Amazon.com filed its Responding Memorandum of Fact and Law earlier this week (PDF available) in the proceeding on patentable subject matter at the Federal Court of Appeal.
For those interested, I have compiled a list of Canadian trademark firms/agents by volume of applications filed in 2010.
Yesterday, the Canadian Life and Health Insurance Association Inc. and the Canadian Bankers Association filed a motion to intervene (PDF available) in the Amazon.com proceeding on patentable subject matter at the Federal Court of Appeal.
Amendments to the Patent Rules relating to advanced examination of ‘green technologies’ (s.28(1)(b)) were published in the Canada Gazette and are now in force. The amendments also provide for all applications to leave advanced examination if time limits are extended or the application goes abandoned (s.28(2)).
For those interested, a copy of the Appellants’ Memo of Fact and Law on the Amazon.com appeal on patentable subject that was filed yesterday is available from my website.
The government filed a Notice of Appeal (PDF) today against Justice Phelan’s decision in Amazon.com regarding the patentability of business methods.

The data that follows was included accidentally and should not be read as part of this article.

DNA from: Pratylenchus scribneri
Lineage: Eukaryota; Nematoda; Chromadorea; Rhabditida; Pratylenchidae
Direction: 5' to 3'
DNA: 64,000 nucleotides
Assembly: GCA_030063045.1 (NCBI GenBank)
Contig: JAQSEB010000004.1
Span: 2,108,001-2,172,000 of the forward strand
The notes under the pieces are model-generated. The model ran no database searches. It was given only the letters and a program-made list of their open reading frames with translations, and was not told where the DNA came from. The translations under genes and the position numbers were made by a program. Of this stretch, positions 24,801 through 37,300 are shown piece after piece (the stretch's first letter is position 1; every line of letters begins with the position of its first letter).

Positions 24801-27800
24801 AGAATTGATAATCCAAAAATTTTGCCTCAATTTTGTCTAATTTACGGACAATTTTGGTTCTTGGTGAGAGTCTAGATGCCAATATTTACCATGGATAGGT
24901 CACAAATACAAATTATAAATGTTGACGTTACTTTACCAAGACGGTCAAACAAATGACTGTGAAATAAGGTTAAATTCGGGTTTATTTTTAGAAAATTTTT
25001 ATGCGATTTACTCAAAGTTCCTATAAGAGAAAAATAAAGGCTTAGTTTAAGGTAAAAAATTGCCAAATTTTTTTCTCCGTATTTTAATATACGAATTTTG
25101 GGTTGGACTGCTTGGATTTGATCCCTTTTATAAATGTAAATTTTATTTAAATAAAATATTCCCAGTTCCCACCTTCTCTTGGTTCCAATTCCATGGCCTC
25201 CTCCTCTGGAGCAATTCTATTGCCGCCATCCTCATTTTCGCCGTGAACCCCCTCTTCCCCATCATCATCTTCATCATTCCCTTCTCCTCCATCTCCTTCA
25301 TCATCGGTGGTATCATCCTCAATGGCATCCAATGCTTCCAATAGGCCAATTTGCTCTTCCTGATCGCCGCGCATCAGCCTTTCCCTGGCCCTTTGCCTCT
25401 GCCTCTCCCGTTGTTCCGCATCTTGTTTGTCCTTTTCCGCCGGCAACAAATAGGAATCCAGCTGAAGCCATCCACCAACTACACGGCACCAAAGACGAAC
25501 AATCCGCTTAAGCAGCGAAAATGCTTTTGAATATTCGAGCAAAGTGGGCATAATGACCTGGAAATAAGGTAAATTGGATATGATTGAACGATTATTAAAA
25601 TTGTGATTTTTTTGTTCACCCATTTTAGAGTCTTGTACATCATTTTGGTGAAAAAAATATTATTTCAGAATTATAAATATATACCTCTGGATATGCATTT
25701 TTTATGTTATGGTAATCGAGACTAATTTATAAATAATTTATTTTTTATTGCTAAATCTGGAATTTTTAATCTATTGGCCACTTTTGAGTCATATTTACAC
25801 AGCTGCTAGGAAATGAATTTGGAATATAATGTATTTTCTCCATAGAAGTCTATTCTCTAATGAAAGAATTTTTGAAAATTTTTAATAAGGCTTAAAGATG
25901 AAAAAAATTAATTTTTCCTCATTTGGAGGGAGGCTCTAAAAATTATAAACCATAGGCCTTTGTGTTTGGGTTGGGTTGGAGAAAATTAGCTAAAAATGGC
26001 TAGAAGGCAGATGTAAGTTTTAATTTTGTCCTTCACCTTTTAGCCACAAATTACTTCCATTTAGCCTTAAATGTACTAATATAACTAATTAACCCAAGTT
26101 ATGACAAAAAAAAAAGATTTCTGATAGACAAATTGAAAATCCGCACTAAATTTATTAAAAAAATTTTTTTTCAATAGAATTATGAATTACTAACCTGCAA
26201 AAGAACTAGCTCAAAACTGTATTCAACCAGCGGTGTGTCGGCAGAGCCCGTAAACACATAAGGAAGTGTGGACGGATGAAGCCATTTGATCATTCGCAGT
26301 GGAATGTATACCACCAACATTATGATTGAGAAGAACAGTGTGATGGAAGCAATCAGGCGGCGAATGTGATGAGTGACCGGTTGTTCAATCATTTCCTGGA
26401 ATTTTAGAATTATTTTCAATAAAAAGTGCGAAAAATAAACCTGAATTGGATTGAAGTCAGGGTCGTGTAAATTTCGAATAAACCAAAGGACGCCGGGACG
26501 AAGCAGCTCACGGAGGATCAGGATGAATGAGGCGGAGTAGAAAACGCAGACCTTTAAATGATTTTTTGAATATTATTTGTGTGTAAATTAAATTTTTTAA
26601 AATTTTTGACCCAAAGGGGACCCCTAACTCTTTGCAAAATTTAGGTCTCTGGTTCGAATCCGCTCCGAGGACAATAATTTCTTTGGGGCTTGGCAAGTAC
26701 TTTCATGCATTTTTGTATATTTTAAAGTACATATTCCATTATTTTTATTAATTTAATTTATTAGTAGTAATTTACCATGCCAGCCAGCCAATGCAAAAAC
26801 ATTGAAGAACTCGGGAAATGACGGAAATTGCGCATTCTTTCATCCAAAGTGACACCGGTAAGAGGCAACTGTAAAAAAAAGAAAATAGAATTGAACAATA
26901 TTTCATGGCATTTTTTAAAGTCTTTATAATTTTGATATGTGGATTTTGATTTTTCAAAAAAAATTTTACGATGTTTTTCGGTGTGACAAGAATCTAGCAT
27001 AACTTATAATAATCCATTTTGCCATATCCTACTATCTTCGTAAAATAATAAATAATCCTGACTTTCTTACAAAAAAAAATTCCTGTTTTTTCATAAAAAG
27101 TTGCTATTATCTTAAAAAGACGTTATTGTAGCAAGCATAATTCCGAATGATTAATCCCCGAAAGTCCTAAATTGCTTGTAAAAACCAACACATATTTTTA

The Court released its decision on the patentability of ‘business methods’.
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Proposed changes to the Patent Rules, published in the October 2nd edition of the Canada Gazette would allow ‘green tech’ patent applications to be given accelerated examination at the request of the applicant. Changes would also require ‘Special Order’ applications to be put back into the regular stream if the applications go abandoned or an extension of time is requested.
Justice André F.J. Scott and Donald J. Rennie were appointed today to the Federal Court replacing Justice Mainville and Justice Dawson. Justice Scott was the chairperson of the Canadian International Trade Tribunal and Justice Rennie was Assistant Deputy Attorney General with the Department of Justice Canada in Ottawa.
Amendments to the Patent Rules announced last year go into force on October 1, 2010. These rules primarily relate to completion requirements and removing the necessity for declarations of entitlement but also include some minor changes for clarity.